(JTA) — Former Israeli president Shimon Peres canceled a deal to promote Bank Hapoalim.
Peres told Channel 2 News on Thursday that the bank “naturally felt hurt” by the cancellation of the agreement, “but I told them: I don’t have a bank, I have a name, and my good name is the only bank that I have.”
Peres, 91, was criticized in Israeli media for signing the deal, under which he was to receive $360,000 annually for attracting overseas investment. Some journalists suggested the deal would allow the bank to profit from Peres’ political network. Peres’ term as president, a largely ceremonial position in Israel, ended last year.
Peres said he had not stood personally to make any money from the arrangement, and that it had been misrepresented in the media. “I [would not have been] taking a penny from this money; it all goes to investment in science, in social needs,” the former president said.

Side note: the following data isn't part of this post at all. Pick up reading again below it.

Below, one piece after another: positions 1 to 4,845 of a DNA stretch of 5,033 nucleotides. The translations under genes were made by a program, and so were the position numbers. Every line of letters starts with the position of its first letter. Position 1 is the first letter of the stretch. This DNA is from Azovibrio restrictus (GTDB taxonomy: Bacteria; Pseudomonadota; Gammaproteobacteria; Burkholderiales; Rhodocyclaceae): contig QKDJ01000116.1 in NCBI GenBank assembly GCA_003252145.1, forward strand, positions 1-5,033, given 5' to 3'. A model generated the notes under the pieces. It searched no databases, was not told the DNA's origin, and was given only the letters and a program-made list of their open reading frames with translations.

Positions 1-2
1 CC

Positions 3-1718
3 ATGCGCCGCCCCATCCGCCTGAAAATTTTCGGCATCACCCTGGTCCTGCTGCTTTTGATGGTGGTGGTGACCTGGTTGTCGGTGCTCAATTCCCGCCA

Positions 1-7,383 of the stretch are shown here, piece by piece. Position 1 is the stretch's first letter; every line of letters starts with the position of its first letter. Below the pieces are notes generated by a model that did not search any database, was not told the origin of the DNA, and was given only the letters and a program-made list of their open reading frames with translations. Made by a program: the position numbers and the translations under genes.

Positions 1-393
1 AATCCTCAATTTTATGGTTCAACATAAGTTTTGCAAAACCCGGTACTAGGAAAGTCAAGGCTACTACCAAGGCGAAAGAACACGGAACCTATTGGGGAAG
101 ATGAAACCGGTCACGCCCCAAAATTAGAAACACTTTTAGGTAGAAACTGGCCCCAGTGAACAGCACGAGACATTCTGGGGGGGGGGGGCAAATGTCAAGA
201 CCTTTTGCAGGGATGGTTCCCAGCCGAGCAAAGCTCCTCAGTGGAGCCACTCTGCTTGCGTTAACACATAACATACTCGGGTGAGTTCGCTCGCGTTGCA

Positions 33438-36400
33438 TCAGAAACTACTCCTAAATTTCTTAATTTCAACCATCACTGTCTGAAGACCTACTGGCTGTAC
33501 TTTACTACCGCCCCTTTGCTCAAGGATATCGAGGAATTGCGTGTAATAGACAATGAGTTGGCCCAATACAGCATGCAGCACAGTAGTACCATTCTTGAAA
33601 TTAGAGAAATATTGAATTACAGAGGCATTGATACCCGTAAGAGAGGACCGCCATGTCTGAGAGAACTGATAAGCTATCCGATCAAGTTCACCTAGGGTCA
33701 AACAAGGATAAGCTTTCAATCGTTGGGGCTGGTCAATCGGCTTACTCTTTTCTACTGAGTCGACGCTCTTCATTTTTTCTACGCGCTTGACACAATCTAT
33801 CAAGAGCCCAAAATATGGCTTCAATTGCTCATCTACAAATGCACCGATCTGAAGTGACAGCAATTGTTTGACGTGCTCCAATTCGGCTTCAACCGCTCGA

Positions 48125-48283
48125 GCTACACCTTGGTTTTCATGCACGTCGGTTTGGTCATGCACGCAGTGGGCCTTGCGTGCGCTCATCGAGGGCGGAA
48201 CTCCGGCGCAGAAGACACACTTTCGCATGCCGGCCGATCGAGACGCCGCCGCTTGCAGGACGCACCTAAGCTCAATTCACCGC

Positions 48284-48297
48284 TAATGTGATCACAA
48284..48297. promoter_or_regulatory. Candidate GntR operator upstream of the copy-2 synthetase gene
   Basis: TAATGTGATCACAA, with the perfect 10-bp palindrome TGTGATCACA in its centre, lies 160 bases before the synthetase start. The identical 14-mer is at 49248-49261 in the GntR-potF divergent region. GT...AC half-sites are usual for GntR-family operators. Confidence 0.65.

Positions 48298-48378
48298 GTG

He stressed that he did not believe he had been in the wrong, but still decided to cancel the deal “in order to prevent an appearance” of exploiting his position “and to prevent badmouthing.”
“I want this to be clear,” Peres said, “I’ve conducted myself in this manner all my life, and I won’t let anyone spoil it by publishing a wrong story.”
On Monday, The Marker said that Peres had recently signed the $30,000-a-month contract with the bank. According to the report, improving Hapoalim’s image abroad could also help Israel’s largest lender prepare to battle proposed legislation aimed at increasing competition in the banking sector.
Moshe Kahlon, tapped by Israeli Prime Minister Benjamin Netanyahu to be finance minister in the next government, is expected to push for this legislation in the coming Knesset, according to The Times of Israel.
Peres’ lawyer denied the deal included any lobbying.